This article is part HWO’s “Road to Repeal” series, a collaboration with the Activist Histories of Ireland Conference, a conference exploring histories of political activism in modern Ireland, which takes place in Hertford College, Oxford, 12-13 July.
In Ireland today, domestic violence is a widespread concern. The mainstream media regularly acknowledges the pervasiveness of the problem, while the government recently passed the Domestic Violence Act (2018), which increased protections for those facing domestic abuse, and at least forty domestic violence services offer various forms of practical and emotional support to victims. For the first fifty years of Irish independence, however, domestic violence was shrouded in secrecy and denial. Few acknowledged the grim reality of many women’s lives until the 1970s when feminist reformers shattered the illusion that the home was always a site of safety for women (and their children). These feminist activists launched publicity campaigns to increase awareness of marital violence, established emergency refuges for battered women and their children, and demanded that the government draft new legislation to protect victims of family violence. The new consciousness regarding marital violence ultimately led to improved legal protections for victims of violence and increased options for women seeking to escape violent marriages.
Although newspapers had reported on spousal assault court trials throughout the nineteenth and twentieth centuries, there was little public discussion of the issue and few actions taken to combat it before the 1970s. Abused wives were particularly vulnerable prior to the reforms of the late twentieth century: they had no access to divorce facilities and few legal recourses; most did not work outside of the home and were thus kept in a state of financial dependence; and they faced enormous social and religious pressure to stay with their husbands, whatever their sins. Ireland’s longstanding idealisation of family life made it even more difficult for abused wives to escape violent marriages. Marital violence directly challenged the mythologised image of the Irish-Catholic family, and, unfortunately for the battered wife, maintaining the appearance of healthy families often took precedence over helping those who strayed from this ideal.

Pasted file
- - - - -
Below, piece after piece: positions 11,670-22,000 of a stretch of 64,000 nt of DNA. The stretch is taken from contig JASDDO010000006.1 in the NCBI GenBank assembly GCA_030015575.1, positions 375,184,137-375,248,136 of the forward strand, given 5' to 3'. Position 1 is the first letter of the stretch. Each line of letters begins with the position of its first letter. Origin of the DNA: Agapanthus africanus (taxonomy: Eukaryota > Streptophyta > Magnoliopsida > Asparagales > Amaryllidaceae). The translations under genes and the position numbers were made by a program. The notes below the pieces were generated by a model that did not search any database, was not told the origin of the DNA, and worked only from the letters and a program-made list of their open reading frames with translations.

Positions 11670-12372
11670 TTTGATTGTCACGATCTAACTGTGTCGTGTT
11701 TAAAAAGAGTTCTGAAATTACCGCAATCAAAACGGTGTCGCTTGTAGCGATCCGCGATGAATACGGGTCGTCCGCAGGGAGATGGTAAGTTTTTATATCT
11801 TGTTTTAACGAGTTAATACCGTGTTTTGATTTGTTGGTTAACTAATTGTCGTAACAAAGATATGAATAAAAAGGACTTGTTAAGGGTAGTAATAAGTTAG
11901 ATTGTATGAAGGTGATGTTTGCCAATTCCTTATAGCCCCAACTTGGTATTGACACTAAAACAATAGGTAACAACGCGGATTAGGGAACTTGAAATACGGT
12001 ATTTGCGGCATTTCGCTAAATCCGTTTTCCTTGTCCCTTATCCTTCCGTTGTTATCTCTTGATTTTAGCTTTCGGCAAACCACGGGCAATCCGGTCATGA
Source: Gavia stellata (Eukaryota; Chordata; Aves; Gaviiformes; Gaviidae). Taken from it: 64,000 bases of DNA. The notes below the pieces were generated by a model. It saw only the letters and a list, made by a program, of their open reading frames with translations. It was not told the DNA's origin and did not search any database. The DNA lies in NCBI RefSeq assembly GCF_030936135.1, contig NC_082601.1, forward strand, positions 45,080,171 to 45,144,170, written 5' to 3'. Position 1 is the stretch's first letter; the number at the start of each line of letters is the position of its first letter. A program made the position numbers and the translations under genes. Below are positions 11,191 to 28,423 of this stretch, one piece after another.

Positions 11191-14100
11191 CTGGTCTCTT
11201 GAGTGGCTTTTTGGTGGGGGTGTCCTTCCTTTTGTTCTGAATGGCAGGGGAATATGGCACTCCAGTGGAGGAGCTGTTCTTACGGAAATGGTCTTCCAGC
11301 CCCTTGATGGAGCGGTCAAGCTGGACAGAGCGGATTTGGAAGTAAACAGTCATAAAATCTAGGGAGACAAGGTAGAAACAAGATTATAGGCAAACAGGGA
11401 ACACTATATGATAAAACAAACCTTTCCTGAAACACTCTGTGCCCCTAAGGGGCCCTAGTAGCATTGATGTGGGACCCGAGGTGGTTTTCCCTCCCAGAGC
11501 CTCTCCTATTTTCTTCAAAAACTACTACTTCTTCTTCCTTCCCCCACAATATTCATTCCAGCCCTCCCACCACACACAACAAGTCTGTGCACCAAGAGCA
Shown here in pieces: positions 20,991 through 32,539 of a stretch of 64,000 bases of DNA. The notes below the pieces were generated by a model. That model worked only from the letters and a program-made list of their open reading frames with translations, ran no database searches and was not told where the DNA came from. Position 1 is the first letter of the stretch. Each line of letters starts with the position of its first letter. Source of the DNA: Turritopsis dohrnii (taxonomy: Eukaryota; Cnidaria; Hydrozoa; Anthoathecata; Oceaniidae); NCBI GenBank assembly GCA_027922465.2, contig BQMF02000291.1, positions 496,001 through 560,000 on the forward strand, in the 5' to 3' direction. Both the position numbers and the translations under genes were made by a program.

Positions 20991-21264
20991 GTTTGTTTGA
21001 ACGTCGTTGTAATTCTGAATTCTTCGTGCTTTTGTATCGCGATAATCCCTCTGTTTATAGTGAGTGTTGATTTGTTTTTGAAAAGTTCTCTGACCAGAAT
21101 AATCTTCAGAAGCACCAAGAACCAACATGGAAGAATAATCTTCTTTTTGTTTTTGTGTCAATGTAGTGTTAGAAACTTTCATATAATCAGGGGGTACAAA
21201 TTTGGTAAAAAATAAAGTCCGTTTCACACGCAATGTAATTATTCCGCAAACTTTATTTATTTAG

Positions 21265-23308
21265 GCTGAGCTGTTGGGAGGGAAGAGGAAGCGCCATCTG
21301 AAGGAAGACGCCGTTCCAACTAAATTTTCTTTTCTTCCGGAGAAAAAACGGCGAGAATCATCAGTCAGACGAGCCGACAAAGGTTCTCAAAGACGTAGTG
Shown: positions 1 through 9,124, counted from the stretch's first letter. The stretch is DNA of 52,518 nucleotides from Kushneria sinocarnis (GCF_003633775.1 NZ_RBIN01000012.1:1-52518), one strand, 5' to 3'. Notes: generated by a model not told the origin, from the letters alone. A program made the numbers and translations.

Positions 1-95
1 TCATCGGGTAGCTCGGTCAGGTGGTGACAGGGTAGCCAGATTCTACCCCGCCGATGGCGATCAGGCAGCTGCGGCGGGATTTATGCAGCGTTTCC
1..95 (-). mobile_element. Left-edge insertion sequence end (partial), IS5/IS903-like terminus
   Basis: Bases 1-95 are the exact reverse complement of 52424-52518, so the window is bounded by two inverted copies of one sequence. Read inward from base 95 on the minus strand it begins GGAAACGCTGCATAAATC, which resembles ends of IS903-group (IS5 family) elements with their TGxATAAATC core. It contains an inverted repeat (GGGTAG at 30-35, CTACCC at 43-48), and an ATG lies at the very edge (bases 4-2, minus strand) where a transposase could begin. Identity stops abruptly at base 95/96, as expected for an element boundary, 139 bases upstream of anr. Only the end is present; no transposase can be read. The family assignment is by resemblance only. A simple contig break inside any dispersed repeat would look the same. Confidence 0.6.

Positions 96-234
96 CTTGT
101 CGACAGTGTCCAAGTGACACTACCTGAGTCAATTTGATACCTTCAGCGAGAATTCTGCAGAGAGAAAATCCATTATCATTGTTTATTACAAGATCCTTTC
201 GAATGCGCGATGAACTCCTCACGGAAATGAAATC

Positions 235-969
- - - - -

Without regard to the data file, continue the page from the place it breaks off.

In the 1970s, however, feminists challenged the apathy with which the issue of marital violence had been greeted. Although much of the Irish public was aware of the problem before this time—neighbours had long whispered about troubled couples—it was second-wave feminists who brought the issue of marital violence out into the open and created a sustained public discussion about its detrimental effects upon women, children, and family life in general. More broadly, second-wave feminists played a critical role in raising awareness of a number of issues that had previously been considered private or off-limits, such as rape and marital breakdown.